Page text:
Blog #5: Dominion means ... ... ... care?!

February 11, 2021
Rosie Evans
Is taking care of creation really a priority for Christians? As important as love, justice and peace? Something that we, faith-based people, need to pay attention to, engage with and take action on? And if so, to whom can we look for inspiration?

 

 Picture: A view of the greenanglicans.org site, quoting Genesis (1:31)

Last September, during Creationtide here at Christ Church Vienna, I attended Dr. Clare Amos’s Bible study “And God saw that it was good: The Bible and Creation,” and it left me both inspired and full of questions. Dr. Amos, Director of Lay Discipleship for the Anglican European Diocese, has written about and taught on the topic of creation. Before taking a deeper look into the New Testament perspective on the subject of creation, Dr. Amos looks at the description in Genesis of our dominion over creation: “let them have dominion over the fish of the sea, and over the birds of the air, and over the cattle, and over all the wild animals of the earth.” At that point, the wheels in my head started turning, and I began to wonder: What does it mean for us to have dominion over creation?
“God gave us Dominion. Dominion means stewardship, it means care,” says Revd Canon Sally Bingham, and she is not mincing words.  She is an Episcopal priest in California, president of the Interfaith Power and Light Campaign, whose goal is to “help people of faith recognise and fulfill their responsibility for the stewardship of creation.” Revd Bingham has a beautiful 4-minute video online explaining the spiritual dimensions that should guide Christians to invest time and energy in matters of environment: “Taking care of creation is a matter of faith. It is as important as love, justice, and peace,” she says in the video. And she reminds us that “we need to do a better job, God put you here to be a Caretaker!”
Inspired by both Dr Amos and Rev Canon Sally Bignham, I began to search for more people of faith who had spoken on the topic of creation and climate change, and I was reminded of Archbishop Emeritus Desmond Tutu. Archbishop Tutu, who is also well known as an anti-apartheid and human rights activist, speaks clearly about climate change and the impact that the ever more frequent heat waves, storms, droughts and floods have on the poor. "We fought apartheid.  Now Climate Change is our global enemy" he says. In the 2020 International Peace Lecture, Archbishop Tutu challenges us: "Words are not enough. We must work the work." His introduction, accompanied by images that brought tears to my eyes, confirms the need for action and explains the meaning of “climate justice”, a term that describes how different people are affected differently by climate change, in terms of geographies, incomes and generations. The more I looked, the more faith leaders I found caring and calling for action and change, both within the Christian churches and beyond.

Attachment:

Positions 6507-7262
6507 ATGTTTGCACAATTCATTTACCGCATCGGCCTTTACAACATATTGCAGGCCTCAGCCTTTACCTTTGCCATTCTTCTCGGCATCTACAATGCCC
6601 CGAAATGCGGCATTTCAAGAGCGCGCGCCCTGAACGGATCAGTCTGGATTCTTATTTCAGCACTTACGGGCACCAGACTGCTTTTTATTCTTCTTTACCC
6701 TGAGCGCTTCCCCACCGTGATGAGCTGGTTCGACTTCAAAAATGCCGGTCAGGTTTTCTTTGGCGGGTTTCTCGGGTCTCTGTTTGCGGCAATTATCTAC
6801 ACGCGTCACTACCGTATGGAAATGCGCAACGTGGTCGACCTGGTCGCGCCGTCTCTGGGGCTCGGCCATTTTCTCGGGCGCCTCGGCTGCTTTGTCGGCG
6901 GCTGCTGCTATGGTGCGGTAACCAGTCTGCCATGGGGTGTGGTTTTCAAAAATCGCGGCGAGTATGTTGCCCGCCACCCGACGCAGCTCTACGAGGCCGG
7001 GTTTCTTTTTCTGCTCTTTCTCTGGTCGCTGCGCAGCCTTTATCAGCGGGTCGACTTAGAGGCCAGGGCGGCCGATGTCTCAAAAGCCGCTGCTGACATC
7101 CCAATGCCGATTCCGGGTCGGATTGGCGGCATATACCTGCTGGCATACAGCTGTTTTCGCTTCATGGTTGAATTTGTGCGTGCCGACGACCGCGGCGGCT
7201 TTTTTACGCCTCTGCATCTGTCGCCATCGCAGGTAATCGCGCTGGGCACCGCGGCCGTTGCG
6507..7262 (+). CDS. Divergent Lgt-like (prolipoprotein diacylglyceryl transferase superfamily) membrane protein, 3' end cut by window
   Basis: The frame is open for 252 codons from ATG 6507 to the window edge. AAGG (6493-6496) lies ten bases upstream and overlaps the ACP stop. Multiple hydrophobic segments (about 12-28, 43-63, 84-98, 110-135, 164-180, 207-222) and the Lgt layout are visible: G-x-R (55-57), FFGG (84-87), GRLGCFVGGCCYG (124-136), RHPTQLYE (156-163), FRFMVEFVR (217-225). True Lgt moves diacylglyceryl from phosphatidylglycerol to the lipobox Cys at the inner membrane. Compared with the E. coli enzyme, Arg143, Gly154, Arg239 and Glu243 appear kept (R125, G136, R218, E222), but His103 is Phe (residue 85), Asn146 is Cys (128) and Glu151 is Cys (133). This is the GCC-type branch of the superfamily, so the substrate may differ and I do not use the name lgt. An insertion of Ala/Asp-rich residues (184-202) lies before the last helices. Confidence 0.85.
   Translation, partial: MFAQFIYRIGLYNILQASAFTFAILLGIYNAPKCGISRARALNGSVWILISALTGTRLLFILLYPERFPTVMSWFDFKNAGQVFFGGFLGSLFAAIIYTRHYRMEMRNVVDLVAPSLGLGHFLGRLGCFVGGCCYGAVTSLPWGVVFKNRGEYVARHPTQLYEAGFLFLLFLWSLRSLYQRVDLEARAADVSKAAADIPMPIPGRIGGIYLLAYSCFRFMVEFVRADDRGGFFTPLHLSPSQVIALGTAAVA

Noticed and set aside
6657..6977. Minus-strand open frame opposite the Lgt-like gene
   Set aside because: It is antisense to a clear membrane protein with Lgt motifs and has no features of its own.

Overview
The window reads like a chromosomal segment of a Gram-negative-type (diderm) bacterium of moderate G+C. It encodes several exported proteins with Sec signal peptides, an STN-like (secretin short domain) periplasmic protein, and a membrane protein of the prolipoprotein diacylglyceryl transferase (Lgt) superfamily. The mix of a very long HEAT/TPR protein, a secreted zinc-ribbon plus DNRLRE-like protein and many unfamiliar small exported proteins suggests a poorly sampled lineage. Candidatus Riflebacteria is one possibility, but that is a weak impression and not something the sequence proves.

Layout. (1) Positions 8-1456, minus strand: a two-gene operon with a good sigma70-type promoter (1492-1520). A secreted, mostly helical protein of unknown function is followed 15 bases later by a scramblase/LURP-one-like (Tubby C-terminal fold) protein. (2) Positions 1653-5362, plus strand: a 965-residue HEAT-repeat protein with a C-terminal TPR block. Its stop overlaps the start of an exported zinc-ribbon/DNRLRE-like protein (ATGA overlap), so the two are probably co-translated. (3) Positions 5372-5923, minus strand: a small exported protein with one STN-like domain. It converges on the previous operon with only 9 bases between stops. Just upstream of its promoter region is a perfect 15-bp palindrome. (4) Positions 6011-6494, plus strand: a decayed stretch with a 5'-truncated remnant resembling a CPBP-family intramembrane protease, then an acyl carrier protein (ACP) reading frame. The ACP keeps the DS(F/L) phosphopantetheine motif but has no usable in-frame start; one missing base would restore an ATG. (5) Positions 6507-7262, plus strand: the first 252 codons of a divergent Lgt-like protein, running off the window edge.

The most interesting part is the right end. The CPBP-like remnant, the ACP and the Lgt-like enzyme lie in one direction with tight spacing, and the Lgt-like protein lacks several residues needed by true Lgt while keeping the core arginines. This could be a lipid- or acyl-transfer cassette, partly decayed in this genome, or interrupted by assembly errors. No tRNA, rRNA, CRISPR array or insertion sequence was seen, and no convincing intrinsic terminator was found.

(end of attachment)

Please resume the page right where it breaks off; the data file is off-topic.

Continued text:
But what about formal guidance? Institutionally, most faith groups have come to follow their leaders. There are multiple declarations out there, ranging from the famous Laudato Si’ Encyclia of 2015, through to the many individual and joint declarations by churches and faith groups in the context of Climate Change conventions and other contexts. In the Anglican Church, we have the Five Marks of Mission, the fifth tasking us to “strive to safeguard the integrity of creation, and sustaina and renew the life of the earth”. This was added in 1990 to the other four marks. In fact, the Anglican Church has an entire program around environmental protection and climate change, as do many associated groups - we will explore them in one of our next blogs. 
So no shortage in guidance and challenges. But what about faith? From where can we draw inspiration and connect through prayer and communion? Prayer is a very important aspect of my faith, and something that I believe is important when it comes to issues such as climate change and climate injustice. I invite you to pray. To pray for those who campaign against these challenges, who change the ways we live. To pray that the Lord may guide and inspire them and us in working towards a positive change. Looking for further inspiration?  You can find it in the Canticle of Brother Sun and Sister Moon of St. Francis of Assisi, with the Church of England Creation Care prayer, the Church of England prayer for World Environment Day, or also Prayer, poetry and other worship resources from the Interfaith Power and Light Campaign.
Want to learn more? Caring for Creation is the new Lent Course we are running at Christ Church in Vienna. There will be 2 groups, one in the church centre starting on Wednesday 17th February at 10.15am, and one on Zoom starting on Thursday 18th February at 7pm. There are five sessions in which we will learn more about topics such as the environment and climate change, and together consider what prompts us as Christians to pay attention to what is actually happening to our planet today. We will discuss how, with God’s guidance and strength, we can consider what to do as individuals and as a community, to care for creation. We will use the structure of the York Course Caring for Creation to search for facts on what it means to be living in a climate crisis, what it takes to open our eyes, and to discern pathways for action. And we will add other resources as we go along, for knowledge, inspiration and prayer. 
Join us! Let’s figure out together what God put us here for, giving us dominion!